IOWA DERECHO 2020

'On our own' after the derecho, Wellington Heights residents band together to feed neighbors

Bowen Gryp, 17, helps shuttle bottled drinks across 15th Street SE to the Wellington Heights neighborhood Association re
Bowen Gryp, 17, helps shuttle bottled drinks across 15th Street SE to the Wellington Heights neighborhood Association resource center in Cedar Rapids while volunteering with other members of the North Liberty First United Methodist Church on Wednesday, Aug. 19, 2020. The resource center has expanded their hours and services in the wake of the Aug. 10 storm, offering food, toiletries, cleaning supplies, and serving as a central location for donated hot meals. (Liz Martin/The Gazette)
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CEDAR RAPIDS — Jess Karma expects her neighborhood will be last to be restored.

She and her neighbors in Cedar Rapids’ Wellington Heights neighborhood lost electricity nearly two weeks ago, when a derecho storm with the force of a hurricane ravaged much of Iowa. They tied trees to their trucks and dragged them out of the road. They watched the food in their fridges rot.

At 392 15th St. SE, Jess Karma and other volunteers at the Wellington Heights Resource Center have invited anyone to take any resources they need since Saturday. Hundreds visit every day. No one has heard from any elected official, Jess’ wife, Tommi Karma, said.

“It’s super upsetting, but I don’t think I’m surprised,” Jess Karma said Wednesday, noting the bad — and, in her view, inaccurate — reputation of the neighborhood. “We’re going to be last on the list. It’s really sad — it’s really sad to know we’re just out on our own.”

The Wellington Heights Resource Center, a blue single-family house managed by the neighborhood association, has tried to fill the void, welcoming anyone who arrives to take what non-perishable food, cleaning supplies and soap they have.

Elizabeth Snyder filled a wagon with supplies for her family Wednesday morning. She was praying her power would come back soon — to stay cool, she’s been sucking on cubes of ice.

When Gloria Gibson, who lives around the corner from the center, filled bags with food and supplies Wednesday, it had been an hour since her power came back. At home, she said children were lining up to take a hot shower.

“We are in survival mode,” Gibson said. “ … All of the different places around here have made it a little easier, have put a little comfort on us.”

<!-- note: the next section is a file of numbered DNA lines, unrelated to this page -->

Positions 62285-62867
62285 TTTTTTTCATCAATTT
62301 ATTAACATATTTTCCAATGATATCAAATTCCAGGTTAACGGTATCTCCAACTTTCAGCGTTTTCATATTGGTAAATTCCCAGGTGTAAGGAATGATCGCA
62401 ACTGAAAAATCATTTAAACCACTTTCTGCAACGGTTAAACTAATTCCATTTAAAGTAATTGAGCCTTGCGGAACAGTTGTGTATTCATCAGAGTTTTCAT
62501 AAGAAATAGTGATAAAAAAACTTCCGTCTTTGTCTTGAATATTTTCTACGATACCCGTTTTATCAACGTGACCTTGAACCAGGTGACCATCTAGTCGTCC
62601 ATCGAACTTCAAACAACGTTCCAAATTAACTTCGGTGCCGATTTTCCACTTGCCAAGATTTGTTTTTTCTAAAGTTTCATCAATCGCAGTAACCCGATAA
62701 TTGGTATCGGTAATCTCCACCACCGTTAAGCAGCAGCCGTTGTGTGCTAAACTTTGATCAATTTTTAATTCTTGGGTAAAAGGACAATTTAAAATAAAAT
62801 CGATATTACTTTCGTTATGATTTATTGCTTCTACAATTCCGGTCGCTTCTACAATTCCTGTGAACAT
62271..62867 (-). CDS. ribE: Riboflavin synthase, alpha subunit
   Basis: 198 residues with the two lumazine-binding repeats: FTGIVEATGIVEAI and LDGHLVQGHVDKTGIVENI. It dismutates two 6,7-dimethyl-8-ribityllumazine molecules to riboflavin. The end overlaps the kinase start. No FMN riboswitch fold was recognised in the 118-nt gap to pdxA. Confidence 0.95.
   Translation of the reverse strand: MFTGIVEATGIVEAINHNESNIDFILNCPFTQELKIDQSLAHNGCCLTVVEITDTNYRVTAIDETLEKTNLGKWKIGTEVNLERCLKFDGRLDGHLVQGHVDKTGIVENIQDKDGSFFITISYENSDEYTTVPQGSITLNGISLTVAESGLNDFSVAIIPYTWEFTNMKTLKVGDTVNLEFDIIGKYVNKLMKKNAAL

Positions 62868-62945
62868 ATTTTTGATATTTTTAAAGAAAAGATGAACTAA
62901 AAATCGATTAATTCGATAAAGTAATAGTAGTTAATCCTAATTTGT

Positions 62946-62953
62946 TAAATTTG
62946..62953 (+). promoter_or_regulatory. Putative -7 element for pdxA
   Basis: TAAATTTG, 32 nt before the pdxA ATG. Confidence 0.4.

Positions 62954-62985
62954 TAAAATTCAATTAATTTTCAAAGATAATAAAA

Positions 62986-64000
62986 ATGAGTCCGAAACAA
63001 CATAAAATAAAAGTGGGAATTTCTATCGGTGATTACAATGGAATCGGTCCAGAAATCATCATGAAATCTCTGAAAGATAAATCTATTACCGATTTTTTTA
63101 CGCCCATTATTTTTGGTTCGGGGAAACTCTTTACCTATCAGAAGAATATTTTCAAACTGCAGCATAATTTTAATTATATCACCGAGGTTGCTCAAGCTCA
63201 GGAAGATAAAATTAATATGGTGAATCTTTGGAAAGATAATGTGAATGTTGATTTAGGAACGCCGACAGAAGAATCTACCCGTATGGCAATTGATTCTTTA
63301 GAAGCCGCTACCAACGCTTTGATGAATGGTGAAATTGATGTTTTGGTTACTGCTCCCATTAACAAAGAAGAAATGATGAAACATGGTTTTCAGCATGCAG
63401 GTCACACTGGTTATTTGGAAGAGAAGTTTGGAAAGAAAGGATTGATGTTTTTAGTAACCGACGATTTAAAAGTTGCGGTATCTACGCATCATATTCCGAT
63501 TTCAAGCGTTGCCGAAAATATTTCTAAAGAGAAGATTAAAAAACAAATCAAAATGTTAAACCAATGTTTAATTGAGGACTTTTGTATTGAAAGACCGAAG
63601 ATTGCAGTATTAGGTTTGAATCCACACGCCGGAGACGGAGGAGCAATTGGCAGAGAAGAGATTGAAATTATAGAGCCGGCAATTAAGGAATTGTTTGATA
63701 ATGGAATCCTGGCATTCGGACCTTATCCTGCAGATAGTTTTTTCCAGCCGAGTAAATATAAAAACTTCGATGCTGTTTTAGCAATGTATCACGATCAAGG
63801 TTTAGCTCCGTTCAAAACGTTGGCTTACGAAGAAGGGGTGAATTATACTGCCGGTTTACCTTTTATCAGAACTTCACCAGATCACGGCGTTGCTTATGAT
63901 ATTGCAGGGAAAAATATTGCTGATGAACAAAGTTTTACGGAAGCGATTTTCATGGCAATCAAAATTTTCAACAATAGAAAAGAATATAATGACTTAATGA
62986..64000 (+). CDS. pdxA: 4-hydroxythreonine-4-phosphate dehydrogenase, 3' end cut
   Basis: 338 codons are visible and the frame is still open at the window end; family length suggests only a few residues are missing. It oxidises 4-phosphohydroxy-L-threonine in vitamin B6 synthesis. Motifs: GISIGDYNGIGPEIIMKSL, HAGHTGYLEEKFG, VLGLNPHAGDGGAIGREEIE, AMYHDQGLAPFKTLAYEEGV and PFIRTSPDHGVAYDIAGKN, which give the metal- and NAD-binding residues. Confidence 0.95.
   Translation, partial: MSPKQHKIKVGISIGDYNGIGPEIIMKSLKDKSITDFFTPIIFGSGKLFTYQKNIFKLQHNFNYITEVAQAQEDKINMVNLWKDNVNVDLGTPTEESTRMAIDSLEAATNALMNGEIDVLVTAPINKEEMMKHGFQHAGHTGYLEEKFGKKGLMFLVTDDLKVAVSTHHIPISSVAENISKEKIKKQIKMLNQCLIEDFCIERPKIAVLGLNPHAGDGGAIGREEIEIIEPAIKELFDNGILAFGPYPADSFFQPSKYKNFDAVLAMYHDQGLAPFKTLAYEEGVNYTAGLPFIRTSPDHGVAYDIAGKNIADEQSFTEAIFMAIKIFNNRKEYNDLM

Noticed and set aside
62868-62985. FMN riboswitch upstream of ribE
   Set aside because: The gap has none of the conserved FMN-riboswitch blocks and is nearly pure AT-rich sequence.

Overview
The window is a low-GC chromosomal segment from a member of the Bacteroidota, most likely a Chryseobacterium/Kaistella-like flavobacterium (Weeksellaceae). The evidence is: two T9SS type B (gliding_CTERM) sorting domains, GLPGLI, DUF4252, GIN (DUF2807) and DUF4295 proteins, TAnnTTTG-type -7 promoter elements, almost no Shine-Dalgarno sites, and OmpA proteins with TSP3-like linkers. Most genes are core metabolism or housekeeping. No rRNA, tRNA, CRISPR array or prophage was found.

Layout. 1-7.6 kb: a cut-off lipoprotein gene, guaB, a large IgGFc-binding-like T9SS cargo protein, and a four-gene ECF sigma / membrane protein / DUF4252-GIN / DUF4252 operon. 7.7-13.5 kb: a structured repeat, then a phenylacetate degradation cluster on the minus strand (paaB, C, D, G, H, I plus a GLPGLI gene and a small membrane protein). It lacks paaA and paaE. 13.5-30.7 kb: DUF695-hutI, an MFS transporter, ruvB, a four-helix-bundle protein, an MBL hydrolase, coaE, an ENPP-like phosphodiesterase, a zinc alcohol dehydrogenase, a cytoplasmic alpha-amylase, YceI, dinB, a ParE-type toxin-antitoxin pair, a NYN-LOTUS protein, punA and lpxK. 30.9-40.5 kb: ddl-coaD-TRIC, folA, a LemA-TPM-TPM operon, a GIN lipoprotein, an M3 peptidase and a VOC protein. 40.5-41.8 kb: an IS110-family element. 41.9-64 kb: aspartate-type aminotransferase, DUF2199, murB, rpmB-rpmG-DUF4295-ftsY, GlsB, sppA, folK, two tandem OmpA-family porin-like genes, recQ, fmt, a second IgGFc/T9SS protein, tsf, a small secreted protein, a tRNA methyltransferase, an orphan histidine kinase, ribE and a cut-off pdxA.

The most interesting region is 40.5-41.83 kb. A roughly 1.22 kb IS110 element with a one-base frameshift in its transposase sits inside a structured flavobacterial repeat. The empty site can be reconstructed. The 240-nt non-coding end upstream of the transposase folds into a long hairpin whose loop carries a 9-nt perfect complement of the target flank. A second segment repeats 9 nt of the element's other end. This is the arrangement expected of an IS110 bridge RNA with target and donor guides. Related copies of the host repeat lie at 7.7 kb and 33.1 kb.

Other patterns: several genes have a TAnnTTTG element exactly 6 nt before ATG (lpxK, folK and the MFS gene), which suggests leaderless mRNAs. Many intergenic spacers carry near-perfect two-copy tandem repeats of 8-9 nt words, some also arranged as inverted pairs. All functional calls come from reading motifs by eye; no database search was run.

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On Monday, the city opened five resource sites, where residents can pick up supplies and apply for food assistance and other benefits. One, in a parking lot near St. Paul’s Methodist Church, is a few blocks from the Wellington Heights Resource Center.

The city’s other resource sites are at the Ladd Library, the Northwest Recreation Center, Taylor Elementary and Metro High School.

“We’re not one of the city’s official distribution sites, but we were here first,” Wellington Heights neighborhood Association President Bob Grafton said. “We’re in the hub of Wellington Heights right here, and our mission has always been to help our residents in any way we can. This is a big, huge need.”

The center, which opened in 1992, sees high foot and bicycle traffic. If it had better funding or a sponsor, Grafton said, he would spread out the 501(c) (3) nonprofit’s efforts.

“We’re a core neighborhood right here,” he said. “This is by default. We were doing (a food pantry) during Covid, too.”

Churches and businesses, including the gay bar Belle’s Basix, have ferried over supplies and hot meals all week.

A youth group from First United Methodist Church of North Liberty volunteered Wednesday. One of their chaperones, Lucy Herschberger, said many in the community just 20 miles south hadn’t immediately realized the needs in Cedar Rapids.

“The best way to be the most effective is to partner with somebody who is already there,” Herschberger said. “If we can be out in the neighborhood and have relationships in the neighborhood, we can make a difference.”

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Corenne Liabo, who handed off donations from First Congregational Church in Cedar Rapids to Jess Karma, agreed.

“They are amazing, and I wish that they could be funded,” Liabo said. “She is so in touch with the neighborhood. She knows immediately when a need arises, and she’s right there for them.”

Throughout the day, residents walked a wheelbarrow of food to immobile neighbors. Candace Lynch, principal of the nearby elementary school Johnson STEAM Academy, stopped by to discuss organizing teachers to help deploy resources to homes. Jimaine Cooper, who has advocated against youth gun violence in Wellington Heights, loaded a minivan full of supplies to take to Hawthorne Hills Apartments on the city’s southwest side.

“I’m going to do this as long as it takes,” Cooper said. “I look at these families and it’s like, this could have happened to mine.”

Power, at least, was returning — though some 16,000 households were still without by Thursday morning. At Jess and Tommi Karma’s house Tuesday night, their seven-year-old ran into the backyard, lifted her arms in celebration and shouted that the lights were on.

The next morning, Jess drove to the Hawkeye Area Community Action Program’s food pantry to bring whatever she could fit in her car back to the center.

Within hours, it was nearly gone.

Comments: (319) 398-8330; molly.duffy@thegazette.com

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